Relation of left ventricular mass at age 23 to 35 years to global left ventricular systolic function 20 years later (from the Coronary Artery Risk Development in Young Adults Study)

Satoru Kishi, Anderson C. Armstrong, Samuel S. Gidding, David R. Jacobs, Stephen Sidney, Cora E. Lewis, Pamela J. Schreiner, Kiang Liu, João A.C. Lima

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12 Scopus citations

Abstract

Left ventricular (LV) mass and the LV ejection fraction (LVEF) are major independent predictors of future cardiovascular disease. The association of LV mass with the future LVEF in younger populations has not been studied. The aim of this study was to investigate the relation of LV mass index (LVMI) at ages 23 to 35 years to LV function after 20 years of follow-up in the Coronary Artery Risk Development in Young Adults (CARDIA) study. CARDIA is a longitudinal study that enrolled young adults in 1985 and 1986. In this study, participants with echocardiographic examinations at years 5 and 25 were included. LVMI and the LVEF were assessed using M-mode echocardiography at year 5 and using M-mode and 2-dimensional imaging at year 25. Statistical analytic models assessed the correlation between LVMI and LV functional parameters cross-sectionally and longitudinally. A total of 2,339 participants were included. The mean LVEF at year 25 was 62%. Although there was no cross-sectional correlation between LVMI and the LVEF at year 5, there was a small but statistically significant negative correlation between LVMI at year 5 and the LVEF 20 years later (r = -0.10, p <0.0001); this inverse association persisted for LVMI in the multivariate model. High LVMI was an independent predictor of systolic dysfunction (LVEF <50%) 20 years later (odds ratio 1.46, p = 0.0018). In conclusion, LVMI in young adulthood in association with chronic risk exposure affects systolic function in middle age; the antecedents of heart failure may occur at younger ages than previously thought.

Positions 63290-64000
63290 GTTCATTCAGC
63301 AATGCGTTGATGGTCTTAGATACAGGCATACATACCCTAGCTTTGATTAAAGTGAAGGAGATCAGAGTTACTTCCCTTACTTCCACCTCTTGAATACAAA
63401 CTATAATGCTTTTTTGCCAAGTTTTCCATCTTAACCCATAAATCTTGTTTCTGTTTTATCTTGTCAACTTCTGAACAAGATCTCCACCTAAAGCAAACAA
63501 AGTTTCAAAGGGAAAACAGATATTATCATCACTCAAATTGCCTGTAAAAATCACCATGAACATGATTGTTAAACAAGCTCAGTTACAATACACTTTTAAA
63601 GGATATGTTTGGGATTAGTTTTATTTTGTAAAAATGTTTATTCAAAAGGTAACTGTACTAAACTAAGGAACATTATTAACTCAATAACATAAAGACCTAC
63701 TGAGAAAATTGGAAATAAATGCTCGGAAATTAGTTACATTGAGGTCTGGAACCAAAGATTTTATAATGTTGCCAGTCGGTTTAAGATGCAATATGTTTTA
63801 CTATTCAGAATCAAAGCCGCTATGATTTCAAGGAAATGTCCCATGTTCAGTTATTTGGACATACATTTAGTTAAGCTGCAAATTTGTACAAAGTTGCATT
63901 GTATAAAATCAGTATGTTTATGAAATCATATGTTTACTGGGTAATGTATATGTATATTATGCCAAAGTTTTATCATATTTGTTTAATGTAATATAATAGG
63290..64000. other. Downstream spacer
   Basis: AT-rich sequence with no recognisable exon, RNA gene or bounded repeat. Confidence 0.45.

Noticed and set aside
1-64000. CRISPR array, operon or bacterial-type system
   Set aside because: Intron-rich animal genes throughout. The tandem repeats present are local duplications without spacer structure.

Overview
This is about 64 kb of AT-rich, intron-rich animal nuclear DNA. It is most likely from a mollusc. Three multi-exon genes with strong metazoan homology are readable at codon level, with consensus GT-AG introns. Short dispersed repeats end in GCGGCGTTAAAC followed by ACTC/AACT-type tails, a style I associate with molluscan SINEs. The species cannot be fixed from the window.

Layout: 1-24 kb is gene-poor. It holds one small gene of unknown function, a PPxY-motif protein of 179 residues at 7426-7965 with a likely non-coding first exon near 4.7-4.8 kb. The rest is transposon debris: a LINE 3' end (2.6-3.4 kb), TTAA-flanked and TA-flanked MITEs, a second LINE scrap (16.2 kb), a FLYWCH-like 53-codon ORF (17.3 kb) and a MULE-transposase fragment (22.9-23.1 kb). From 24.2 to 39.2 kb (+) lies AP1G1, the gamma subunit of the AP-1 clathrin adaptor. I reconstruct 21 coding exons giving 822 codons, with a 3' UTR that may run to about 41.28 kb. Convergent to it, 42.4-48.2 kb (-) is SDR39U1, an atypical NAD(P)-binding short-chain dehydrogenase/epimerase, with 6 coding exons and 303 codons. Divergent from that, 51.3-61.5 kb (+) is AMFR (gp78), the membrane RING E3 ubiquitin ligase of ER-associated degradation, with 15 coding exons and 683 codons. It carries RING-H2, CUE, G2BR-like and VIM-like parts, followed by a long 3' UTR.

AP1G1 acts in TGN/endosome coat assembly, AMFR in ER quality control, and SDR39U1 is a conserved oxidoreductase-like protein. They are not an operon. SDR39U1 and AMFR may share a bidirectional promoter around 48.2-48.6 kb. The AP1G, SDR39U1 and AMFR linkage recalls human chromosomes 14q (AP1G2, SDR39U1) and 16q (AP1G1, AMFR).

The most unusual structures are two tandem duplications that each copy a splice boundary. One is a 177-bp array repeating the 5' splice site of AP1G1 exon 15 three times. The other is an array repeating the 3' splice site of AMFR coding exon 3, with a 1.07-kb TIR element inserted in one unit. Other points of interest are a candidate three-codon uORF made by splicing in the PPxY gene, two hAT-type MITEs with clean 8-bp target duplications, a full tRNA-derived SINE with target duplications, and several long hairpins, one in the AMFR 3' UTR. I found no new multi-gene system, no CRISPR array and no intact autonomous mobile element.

Original languageEnglish (US)
Pages (from-to)377-383
Number of pages7
JournalAmerican Journal of Cardiology
Volume113
Issue number2
DOIs
StatePublished - Jan 15 2014

Bibliographical note

Funding Information:
This study was supported by the Coronary Artery Risk Development in Young Adults (CARDIA) contract (clinics, N01-HC-48047 to N01-HC-48050; coordinating center, N01-HC-95095; year 5 echocardiographic reading center, N01-HC-45134; and year 25 echocardiographic reading center, NIH NHLBI-HC-09-08). This report has been reviewed by CARDIA for scientific content. A full list of participating investigators and institutions can be found at http://www.cardia.dopm.uab.edu , along with access to publications and information concerning collaboration and data sharing of CARDIA resources.

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